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Christopher Burgess
Contributing Writer

Sorting zero-trust hype from reality

Aug 29, 20224 mins
Network SecurityZero Trust

Zero trust is not a product, but a security methodology based on defense-in-depth and least-privileged access concepts.

zero trust security model secured network picture id1313494602
Credit: iStock

It seems as if everyone is playing “buzzword bingo” when it comes to zero trust and its implementation, and it starts with government guidance. The White House’s comments in January on the Office of Management and Budget’s (OMB’s) Federal Zero Trust Strategy for all federal agencies and departments were both pragmatic and aspirational. Their observation, citing the Log4j vulnerability as an example, sums it up nicely: “The zero-trust strategy will enable agencies to more rapidly detect, isolate, and respond to these types of threats.”

For a zero-trust strategy to be successful, however, those implementing it must understand what it is and the basic principles it’s based on.

Is zero trust new?

In a one-on-one discussion on the topic of zero trust, at Black Hat, Trellix’s principal engineer and director of vulnerability research, Douglas McKee, noted how the reality is that “defense in depth” and “principle of least-privileged access” are the nuts and bolts behind the new buzzword, zero trust.

CISOs working with business operations must collaborate and coordinate access to needed information so that colleagues may be successful in their piece of the overall mission. What they don’t need is unencumbered and continuous access to information when it is not necessary. This requires continuous and dynamic monitoring of needs across the corporate ecosystem. When individuals change roles their needs will adjust, so should their permitted access. When individuals depart, their access must be terminated. Easily said, yet seemingly so difficult to accomplish for so many entities.

As Joe Payne CEO of Code42 has said, “Enable your personnel to do their job in a trusted manner with an umbrella surrounding them so that if they venture away from the processes and procedures—for example, load to web-based storage—they are corrected in the moment.”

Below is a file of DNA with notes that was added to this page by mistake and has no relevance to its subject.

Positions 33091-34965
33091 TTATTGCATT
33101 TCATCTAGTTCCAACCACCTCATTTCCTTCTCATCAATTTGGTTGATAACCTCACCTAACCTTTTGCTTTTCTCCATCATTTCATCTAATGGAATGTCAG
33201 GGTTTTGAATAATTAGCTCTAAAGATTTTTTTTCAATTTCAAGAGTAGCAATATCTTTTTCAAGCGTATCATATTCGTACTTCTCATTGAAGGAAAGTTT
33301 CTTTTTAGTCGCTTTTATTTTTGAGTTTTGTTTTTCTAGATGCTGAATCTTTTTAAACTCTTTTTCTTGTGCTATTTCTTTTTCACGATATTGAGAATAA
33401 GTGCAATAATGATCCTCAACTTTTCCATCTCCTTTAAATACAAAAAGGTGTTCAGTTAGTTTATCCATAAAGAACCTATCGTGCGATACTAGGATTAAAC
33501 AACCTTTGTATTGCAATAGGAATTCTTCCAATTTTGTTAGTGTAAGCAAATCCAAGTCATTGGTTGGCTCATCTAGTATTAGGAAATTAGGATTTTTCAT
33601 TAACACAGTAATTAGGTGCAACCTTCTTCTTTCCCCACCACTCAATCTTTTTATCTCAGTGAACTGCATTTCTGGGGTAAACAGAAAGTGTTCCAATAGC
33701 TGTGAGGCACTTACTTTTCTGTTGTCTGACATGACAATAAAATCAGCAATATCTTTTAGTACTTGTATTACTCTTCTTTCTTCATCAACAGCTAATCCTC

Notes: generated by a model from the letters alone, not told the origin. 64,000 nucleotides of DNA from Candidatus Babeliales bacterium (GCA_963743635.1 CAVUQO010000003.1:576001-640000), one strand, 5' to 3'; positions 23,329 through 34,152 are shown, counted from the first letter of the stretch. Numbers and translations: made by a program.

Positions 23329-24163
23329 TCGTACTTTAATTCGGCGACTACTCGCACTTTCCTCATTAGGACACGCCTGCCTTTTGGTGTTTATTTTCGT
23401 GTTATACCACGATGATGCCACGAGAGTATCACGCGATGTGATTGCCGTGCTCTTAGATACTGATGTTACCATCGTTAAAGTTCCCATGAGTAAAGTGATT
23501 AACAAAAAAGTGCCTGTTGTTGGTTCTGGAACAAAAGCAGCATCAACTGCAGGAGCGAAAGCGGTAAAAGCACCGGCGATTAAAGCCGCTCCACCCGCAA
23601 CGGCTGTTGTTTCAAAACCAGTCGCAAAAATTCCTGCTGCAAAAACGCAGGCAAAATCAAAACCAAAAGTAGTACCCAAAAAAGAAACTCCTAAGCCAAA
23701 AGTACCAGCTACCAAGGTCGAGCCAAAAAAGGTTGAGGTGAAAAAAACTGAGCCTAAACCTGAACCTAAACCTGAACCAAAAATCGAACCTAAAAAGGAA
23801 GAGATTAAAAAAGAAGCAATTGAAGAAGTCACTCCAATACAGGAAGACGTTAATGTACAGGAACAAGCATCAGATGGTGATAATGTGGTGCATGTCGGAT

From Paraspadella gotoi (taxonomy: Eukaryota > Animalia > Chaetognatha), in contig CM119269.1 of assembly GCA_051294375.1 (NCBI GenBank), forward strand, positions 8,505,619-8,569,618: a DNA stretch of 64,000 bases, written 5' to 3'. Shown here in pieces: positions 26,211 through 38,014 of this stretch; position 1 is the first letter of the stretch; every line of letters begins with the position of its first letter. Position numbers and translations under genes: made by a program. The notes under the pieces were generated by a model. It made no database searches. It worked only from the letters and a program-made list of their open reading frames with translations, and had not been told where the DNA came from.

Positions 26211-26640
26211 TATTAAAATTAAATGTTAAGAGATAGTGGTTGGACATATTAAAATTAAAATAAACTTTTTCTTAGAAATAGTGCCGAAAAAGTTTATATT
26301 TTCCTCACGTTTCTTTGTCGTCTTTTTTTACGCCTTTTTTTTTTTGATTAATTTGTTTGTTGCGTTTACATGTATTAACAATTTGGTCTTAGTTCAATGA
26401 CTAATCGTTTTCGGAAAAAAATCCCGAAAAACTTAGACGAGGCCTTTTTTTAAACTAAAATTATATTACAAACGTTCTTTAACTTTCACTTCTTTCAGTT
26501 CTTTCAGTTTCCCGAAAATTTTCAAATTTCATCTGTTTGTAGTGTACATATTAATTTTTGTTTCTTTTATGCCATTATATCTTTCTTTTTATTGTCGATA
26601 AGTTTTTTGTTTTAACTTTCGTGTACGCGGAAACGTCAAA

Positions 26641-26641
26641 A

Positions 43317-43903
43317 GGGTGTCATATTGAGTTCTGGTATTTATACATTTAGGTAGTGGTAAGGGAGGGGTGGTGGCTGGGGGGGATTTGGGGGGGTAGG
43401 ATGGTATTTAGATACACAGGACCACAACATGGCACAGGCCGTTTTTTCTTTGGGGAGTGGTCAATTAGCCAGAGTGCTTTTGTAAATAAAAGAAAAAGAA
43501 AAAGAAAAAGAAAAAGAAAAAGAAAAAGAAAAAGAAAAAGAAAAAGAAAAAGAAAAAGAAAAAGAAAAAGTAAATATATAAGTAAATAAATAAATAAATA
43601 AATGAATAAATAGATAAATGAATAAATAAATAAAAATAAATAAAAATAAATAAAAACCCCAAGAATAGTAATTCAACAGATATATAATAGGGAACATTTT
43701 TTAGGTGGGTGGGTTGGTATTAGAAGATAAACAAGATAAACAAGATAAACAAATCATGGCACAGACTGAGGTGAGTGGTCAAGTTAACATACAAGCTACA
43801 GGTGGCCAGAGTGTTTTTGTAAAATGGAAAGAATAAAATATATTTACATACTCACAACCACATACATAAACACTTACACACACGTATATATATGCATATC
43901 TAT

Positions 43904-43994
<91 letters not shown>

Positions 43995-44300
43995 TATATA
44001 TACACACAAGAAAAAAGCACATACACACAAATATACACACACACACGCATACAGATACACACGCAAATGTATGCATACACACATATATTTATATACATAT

Zero trust can’t exist without least-privileged access

Therein lays the rub. If CISOs aren’t exercising the doctrine of least-privileged access, then there is no venturing out of bounds, as the access is both permitted and authorized. As an old counterintelligence silverback, I must observe: Detecting information theft by an individual who stays within their swim lane is a heavy lift. By that I mean, the individual follows all the corporate processes and procedures, accessing only that to which they have natural access, they may harvest with near impunity.

Zero trust’s perception problem

Zero trust is more complex than a buzzword. Egress Vice President of Product Management Steve Malone observes, “Zero trust, unfortunately, has a bit of a perception problem: It is often mis-represented by vendors, which causes buyers to misunderstand it. The most important thing to understand about zero trust is that it is not a product! It’s not something you can buy from a single vendor. Zero trust is a security methodology, a framework of technologies and best practices that an organization needs to define and adopt across their IT environments over time. Think of it as healthy and ongoing paranoia!”

Malone is right. Healthy and ongoing paranoia keeps everyone on their toes and focused on how information is accessed, moved and stored. This manner of thinking needs to be embraced from the C-suite to the individual contributor, as the security implementation may be supported by the CISO and their team of infosec gurus, the rubber hits the road in operations and production.

Zero trust can’t be implemented with a single product

Malone continues, “Some organizations have a difficult time implementing a zero-trust strategy. The biggest mistake I see is security teams misunderstanding what a true ‘zero trust approach’ means. Some organizations believe that zero trust can be achieved using individual security solutions here and there to provide a ‘quick fix’ to the problem. However, zero trust is about more than deploying individual solutions.”

Malone concludes, “Don’t be fooled by the snazzy name. Zero trust is not just another buzzword nor a single product. It’s a critical security initiative.”

The importance of people, processes and technology can’t be over-emphasized. They are core to the principles of least-privileged access and the strategic implementation of defense in depth. While the universal, textbook implementation of zero trust simply doesn’t exist, the principles of zero trust do, and as trust is key to the success of the strategy of zero trust. Without trust, we are, as the navy would say, sunk.

Christopher Burgess
Contributing Writer

Christopher Burgess is a writer, speaker and commentator on security issues. He is a former senior security advisor to Cisco, and has also been a CEO/COO with various startups in the data and security spaces. He served 30+ years within the CIA which awarded him the Distinguished Career Intelligence Medal upon his retirement. Cisco gave him a stetson and a bottle of single-barrel Jack upon his retirement. Christopher co-authored the book, “Secrets Stolen, Fortunes Lost, Preventing Intellectual Property Theft and Economic Espionage in the 21st Century”. He also founded the non-profit, Senior Online Safety.

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